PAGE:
Sunday, April 23, 2017

An Unseen Attraction by K.J. Charles

This is the third book I have read by K.J. Charles, and the second M/M work of historical fiction. I was especially excited to pick up AN UNSEEN ATTRACTION because not only does it feature a neurodivergent person of color as one of the heroes, it's also an exciting murder mystery set in Victorian England.

Clem is a shy, awkward man who keeps to himself. He runs a boarding house for his half-brother and has always been satisfied with that. He also has a crush on one of his tenants: an intense, quiet man named Rowley who works in a taxidermist shop. There's an attraction between the two of them that seems especially promising, given their chemistry and their sexual compatibility, but then one of Clem's other tenants shows up dead one day, and the romance is put on hold.

K.J. Charles is a very good writer, and whether she's writing M/M or het, I can always count on fast-paced spare prose that manages to fit whatever atmosphere she's writing about. When she wrote about a hostess in Japan who got mixed up with the mafia, she was convincing. When she wrote about a Victorian boarding house owner of mixed ancestry, she was convincing. That is a talent to be lauded, and I am lauding!

I really enjoyed Rowley as a character. His troubled past and strong, intense personality were very attractive. I also liked that he was sexually submissive. There's a common stereotype in fiction that people with dominant personalities want to be dominant in bed, which is not always the case, and I think this is the first time I have seen that shown in fiction. Clem, I liked less at first. I felt like he was too quick to accuse Rowley of working against him. Given his history of being condescended to or misunderstood, I could understand that, but it was annoying to see him constantly getting angry at Rowley whenever he tried to help him, or projecting his own insecurities onto someone else.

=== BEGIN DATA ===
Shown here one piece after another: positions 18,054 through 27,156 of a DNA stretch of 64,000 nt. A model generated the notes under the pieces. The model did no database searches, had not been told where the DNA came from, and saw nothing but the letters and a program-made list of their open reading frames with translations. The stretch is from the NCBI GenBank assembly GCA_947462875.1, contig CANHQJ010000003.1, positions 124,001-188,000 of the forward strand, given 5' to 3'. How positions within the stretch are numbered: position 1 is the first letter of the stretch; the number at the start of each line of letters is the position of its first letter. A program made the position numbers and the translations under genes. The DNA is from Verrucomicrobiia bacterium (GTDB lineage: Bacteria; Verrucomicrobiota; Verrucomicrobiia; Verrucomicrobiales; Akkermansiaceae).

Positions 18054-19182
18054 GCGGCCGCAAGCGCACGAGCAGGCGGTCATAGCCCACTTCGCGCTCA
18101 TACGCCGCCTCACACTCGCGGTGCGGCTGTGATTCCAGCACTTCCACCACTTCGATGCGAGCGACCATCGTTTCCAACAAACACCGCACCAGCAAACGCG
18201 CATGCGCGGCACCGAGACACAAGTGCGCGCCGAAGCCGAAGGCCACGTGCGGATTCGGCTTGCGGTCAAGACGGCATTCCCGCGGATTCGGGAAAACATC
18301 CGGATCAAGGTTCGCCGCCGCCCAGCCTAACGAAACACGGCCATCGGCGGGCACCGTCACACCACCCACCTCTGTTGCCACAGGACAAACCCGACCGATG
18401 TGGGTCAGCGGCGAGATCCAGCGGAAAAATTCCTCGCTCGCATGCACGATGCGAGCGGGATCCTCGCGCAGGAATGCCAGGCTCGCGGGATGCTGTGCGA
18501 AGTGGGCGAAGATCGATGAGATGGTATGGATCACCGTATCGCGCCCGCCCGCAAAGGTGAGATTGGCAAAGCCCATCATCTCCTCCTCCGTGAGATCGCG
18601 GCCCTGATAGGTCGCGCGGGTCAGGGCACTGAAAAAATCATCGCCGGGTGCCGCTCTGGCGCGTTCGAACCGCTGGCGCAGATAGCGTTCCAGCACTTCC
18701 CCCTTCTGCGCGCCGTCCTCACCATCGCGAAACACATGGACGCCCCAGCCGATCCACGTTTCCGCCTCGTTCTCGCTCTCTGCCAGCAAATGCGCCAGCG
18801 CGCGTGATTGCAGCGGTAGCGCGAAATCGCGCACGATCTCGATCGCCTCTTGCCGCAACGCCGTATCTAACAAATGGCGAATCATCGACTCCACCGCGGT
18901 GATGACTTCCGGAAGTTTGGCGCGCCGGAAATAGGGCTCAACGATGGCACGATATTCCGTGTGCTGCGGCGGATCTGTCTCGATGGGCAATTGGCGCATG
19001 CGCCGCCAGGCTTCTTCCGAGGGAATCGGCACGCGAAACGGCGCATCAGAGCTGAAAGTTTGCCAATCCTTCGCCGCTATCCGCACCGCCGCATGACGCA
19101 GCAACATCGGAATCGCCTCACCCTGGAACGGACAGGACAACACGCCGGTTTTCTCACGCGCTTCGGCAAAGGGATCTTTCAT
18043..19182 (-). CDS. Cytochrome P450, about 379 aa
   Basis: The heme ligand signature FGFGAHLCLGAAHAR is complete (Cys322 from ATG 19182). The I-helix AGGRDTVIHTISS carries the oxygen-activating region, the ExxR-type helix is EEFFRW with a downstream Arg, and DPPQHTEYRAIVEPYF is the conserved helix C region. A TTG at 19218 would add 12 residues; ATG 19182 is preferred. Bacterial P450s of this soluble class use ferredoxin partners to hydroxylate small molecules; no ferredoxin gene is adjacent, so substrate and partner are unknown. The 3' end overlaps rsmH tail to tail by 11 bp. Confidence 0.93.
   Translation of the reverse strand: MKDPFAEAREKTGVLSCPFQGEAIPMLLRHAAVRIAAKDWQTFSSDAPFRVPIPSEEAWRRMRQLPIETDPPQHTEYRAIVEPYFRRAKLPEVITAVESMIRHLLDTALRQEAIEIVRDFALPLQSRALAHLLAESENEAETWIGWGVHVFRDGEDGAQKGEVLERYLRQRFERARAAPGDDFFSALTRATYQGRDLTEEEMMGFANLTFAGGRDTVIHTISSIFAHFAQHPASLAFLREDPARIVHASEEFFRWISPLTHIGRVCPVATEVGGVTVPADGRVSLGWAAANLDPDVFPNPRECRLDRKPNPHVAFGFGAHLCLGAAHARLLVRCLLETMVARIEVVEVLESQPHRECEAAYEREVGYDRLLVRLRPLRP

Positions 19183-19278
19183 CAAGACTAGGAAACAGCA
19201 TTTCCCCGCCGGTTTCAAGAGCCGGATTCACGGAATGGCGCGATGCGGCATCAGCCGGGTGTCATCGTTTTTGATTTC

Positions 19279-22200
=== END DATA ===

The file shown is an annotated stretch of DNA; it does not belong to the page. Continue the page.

The murder was well done. I had an idea of who was behind it and was sort of right, sort of wrong. Charles paints an exceptionally vivid portrait of how unpleasant Victorian England could be. I also liked the inclusion of taxidermy, which was a popular hobby in Victorian times. There was a cutting dig at Walter Potter's cheesy tableaux, too, which made me laugh, because a few years ago my lovely Goodreads friend karen sent me a copy of WALTER POTTER'S CURIOUS WORLD OF TAXIDERMY and it remains one of my favorite coffee table books to this day.

If you enjoy M/M, this will be a great addition to your collection. It's darker than some of K.J. Charles's other series that I've read, but that really works here and sets the tone for the story. I really can't wait to see where she goes with the other books in this series.

Thanks to Netgalley/the publisher for the review copy!

3 to 3.5 out of 5 stars

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